November Star Blog


November 4, 2019
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Atmospheric shot of Mars.

Venus continues to emerge into the evening sky this month. Look low in the southwest at dusk for the brightest thing there.

Jupiter remains in the evening sky for one last month. Look low in the southwest at dusk. Venus passes close by—within 1.5 degrees— on November 24. By month’s end, it is becoming lost in the Sun’s glare.

Saturn is also in the evening sky. Although it is not as bright as Jupiter, you can find it easily at some distance to the left of Jupiter.

Mars gradually emerges into the morning sky this month. Look low in the east at dawn, beginning mid-month. Mars is slightly higher in the morning sky as the month ends.

The Celestial Sea of Stars

Constellations in the November southern sky are almost entirely devoid of bright stars. They represent beasts and gods related to water, indicating that they are part of the ‘Celestial Sea’. Examples are Aquarius, the Water Bearer and Pisces, the Fish. Even Capricornus, the Goat, has a fish tail because he’s originally Ea, Babylonian god of the waters. Below Aquarius is the one bright star in this area, Fomalhaut, marking the mouth of the Southern Fish. Ancient Mesopotamians imagined that the Persian Gulf extended upwards into the sky, joining this ‘sea’ of dim stars.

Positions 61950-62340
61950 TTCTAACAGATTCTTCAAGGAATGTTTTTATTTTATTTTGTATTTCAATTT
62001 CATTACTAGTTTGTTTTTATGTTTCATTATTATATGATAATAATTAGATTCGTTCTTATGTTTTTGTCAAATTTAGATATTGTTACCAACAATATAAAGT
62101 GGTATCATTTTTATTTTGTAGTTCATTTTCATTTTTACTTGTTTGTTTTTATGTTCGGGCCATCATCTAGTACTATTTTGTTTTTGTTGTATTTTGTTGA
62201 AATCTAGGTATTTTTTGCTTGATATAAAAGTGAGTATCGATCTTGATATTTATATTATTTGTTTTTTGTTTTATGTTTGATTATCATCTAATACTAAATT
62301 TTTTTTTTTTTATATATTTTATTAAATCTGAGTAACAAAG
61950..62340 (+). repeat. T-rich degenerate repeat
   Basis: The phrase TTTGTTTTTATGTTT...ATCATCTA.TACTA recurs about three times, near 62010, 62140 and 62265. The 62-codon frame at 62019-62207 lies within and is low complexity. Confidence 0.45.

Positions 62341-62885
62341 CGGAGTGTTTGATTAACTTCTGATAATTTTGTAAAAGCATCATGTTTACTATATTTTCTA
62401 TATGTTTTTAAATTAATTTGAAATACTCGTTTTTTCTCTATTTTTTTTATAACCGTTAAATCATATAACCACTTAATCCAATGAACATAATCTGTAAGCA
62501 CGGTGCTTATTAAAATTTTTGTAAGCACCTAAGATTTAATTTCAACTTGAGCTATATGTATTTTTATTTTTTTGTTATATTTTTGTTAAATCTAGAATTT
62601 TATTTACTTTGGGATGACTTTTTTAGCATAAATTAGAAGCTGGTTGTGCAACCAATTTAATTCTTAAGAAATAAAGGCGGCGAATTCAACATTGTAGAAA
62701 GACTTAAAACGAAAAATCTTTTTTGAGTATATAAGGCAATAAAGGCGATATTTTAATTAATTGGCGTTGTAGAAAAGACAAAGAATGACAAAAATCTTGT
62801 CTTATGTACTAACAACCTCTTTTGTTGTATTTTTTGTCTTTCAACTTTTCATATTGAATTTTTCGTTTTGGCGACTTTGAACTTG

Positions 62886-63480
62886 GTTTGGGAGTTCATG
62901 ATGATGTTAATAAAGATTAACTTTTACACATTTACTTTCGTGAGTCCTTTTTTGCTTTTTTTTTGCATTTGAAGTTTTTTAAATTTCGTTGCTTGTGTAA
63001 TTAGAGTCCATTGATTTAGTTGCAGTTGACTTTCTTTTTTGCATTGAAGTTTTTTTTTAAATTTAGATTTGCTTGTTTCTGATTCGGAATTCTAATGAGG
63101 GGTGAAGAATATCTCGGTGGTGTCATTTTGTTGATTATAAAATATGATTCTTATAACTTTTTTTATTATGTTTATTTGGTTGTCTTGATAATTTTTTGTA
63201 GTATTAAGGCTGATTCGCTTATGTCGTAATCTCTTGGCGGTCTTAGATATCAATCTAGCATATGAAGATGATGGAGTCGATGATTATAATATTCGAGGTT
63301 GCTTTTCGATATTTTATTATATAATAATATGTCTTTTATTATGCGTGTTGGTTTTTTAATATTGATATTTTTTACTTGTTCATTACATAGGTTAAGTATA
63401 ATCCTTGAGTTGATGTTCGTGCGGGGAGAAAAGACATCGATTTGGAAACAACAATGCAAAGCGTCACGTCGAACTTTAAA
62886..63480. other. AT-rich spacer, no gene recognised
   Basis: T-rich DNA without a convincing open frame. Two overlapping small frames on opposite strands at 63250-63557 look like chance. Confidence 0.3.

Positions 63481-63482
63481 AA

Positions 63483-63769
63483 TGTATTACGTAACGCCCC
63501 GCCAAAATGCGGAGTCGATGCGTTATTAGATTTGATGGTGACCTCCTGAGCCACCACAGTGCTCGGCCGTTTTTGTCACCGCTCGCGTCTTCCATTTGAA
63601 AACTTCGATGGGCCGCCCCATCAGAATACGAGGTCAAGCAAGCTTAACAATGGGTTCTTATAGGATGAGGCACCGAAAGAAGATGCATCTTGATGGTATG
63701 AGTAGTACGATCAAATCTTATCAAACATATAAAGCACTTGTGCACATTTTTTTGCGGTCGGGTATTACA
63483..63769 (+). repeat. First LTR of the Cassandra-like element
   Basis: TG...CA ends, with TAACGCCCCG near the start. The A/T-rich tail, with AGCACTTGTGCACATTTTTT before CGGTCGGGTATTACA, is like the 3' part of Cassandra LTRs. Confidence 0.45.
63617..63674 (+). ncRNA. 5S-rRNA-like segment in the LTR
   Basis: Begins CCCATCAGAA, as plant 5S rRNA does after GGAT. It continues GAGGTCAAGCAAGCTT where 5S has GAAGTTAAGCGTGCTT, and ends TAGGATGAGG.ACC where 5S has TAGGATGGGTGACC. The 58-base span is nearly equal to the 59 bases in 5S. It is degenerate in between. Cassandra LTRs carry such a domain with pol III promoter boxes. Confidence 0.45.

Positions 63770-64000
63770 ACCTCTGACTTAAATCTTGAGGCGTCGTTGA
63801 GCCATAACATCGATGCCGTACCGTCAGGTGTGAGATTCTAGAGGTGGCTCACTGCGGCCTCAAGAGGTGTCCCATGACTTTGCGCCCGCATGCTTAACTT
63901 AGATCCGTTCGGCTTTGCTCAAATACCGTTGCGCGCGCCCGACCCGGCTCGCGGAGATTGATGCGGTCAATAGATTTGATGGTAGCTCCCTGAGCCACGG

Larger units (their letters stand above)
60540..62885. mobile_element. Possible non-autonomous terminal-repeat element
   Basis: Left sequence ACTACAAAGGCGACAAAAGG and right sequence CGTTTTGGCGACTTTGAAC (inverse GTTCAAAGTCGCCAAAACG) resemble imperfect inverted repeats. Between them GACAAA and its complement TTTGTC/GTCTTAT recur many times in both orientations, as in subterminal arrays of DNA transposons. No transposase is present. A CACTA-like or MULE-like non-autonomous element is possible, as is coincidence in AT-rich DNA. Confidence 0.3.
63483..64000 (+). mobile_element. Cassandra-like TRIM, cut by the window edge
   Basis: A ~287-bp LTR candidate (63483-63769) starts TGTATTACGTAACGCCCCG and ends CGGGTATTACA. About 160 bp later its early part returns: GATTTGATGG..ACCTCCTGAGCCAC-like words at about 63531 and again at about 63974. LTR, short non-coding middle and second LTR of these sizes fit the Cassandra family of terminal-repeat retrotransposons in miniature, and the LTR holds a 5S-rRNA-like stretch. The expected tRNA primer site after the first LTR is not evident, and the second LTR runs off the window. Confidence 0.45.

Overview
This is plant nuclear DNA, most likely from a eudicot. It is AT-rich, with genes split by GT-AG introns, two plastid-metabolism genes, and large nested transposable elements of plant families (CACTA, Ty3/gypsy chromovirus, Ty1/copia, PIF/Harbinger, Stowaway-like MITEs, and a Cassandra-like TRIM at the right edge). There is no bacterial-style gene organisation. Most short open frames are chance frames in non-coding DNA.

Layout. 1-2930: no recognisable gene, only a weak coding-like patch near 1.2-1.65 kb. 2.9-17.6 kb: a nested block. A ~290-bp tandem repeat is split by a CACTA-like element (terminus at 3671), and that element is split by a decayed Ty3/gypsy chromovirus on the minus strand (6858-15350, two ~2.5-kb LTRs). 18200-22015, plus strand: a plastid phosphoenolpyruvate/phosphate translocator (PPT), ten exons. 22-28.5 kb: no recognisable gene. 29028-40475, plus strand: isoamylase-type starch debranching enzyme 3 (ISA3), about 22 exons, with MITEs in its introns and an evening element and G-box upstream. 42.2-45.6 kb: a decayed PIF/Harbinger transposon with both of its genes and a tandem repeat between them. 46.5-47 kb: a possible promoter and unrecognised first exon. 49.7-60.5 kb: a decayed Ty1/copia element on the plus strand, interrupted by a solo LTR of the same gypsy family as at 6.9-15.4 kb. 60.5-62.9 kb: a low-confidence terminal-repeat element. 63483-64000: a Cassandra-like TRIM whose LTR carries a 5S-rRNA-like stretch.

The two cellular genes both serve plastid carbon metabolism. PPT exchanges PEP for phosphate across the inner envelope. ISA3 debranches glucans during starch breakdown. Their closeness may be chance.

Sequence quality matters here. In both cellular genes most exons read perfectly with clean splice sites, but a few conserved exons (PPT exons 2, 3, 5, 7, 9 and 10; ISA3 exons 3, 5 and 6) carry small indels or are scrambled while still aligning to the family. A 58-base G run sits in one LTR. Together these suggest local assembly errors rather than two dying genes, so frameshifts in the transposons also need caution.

As the autumn ‘intermission’ in between the bright stars of summer and winter continues, Houstonians with a clear southern horizon can try to find a star that few Americans get to see. Due south and very low to the horizon at about 10:00 pm in mid-November is Achernar, 9th brightest star in the sky. It marks the end of the river Eridanus, another of the dim watery patterns that fill the southern autumn sky. If you can find it, Achernar will seem of average brightness because it is shining through so much air. Still, it is a good way to remind yourself that the stars we see depend on our latitude, and that the sky on the Gulf Coast is similar to, but not the same as, what most Americans see.

Moon Phases in November 2019:

1st Quarter Nov. 4, 4:23 a.m.

Full Nov. 12, 7:34 a.m.

Last Quarter Nov. 19, 3:11 p.m.

New Nov. 26, 9:06 a.m.

Sunday, November 3, is the first Sunday of November. Therefore, Daylight Saving Time ends and we ‘fall back’ to standard time at 2:00 am that morning. (The time goes from 1:59 back to 1:00, such that the 1 am hour happens twice). Don’t forget to set your clocks, and enjoy your extra hour of sleep!

Composite of Mercury in transit across the sun.
Photo Credit: NASA Goddard Space Flight Center

On Monday, November 11, Mercury passes exactly between the Earth and the Sun. The alignment is so exact that Mercury transits the Sun. That is , it appears in silhouette against the Sun’s disk. At sunrise on the 11th here in Houston, Mercury is already visible on the Sun’s disk. We can then watch Mercury move across the center of the Sun’s disk until it moves off at 12:04 pm. Weather permitting, we will observe this event outside the Museum entrance near the sundial. Public observing begins at 9:00 (when the Museum opens) and lasts until 12:04. Let’s hope we get to see this, as the next Mercury transit visible in Houston is in 2049!

Clear Skies!

James
Authored By James Wooten

James is the Planetarium Astronomer at the Houston Museum of Natural Science. He teaches students every school morning in the planetarium, and also answers astronomy questions from the public.

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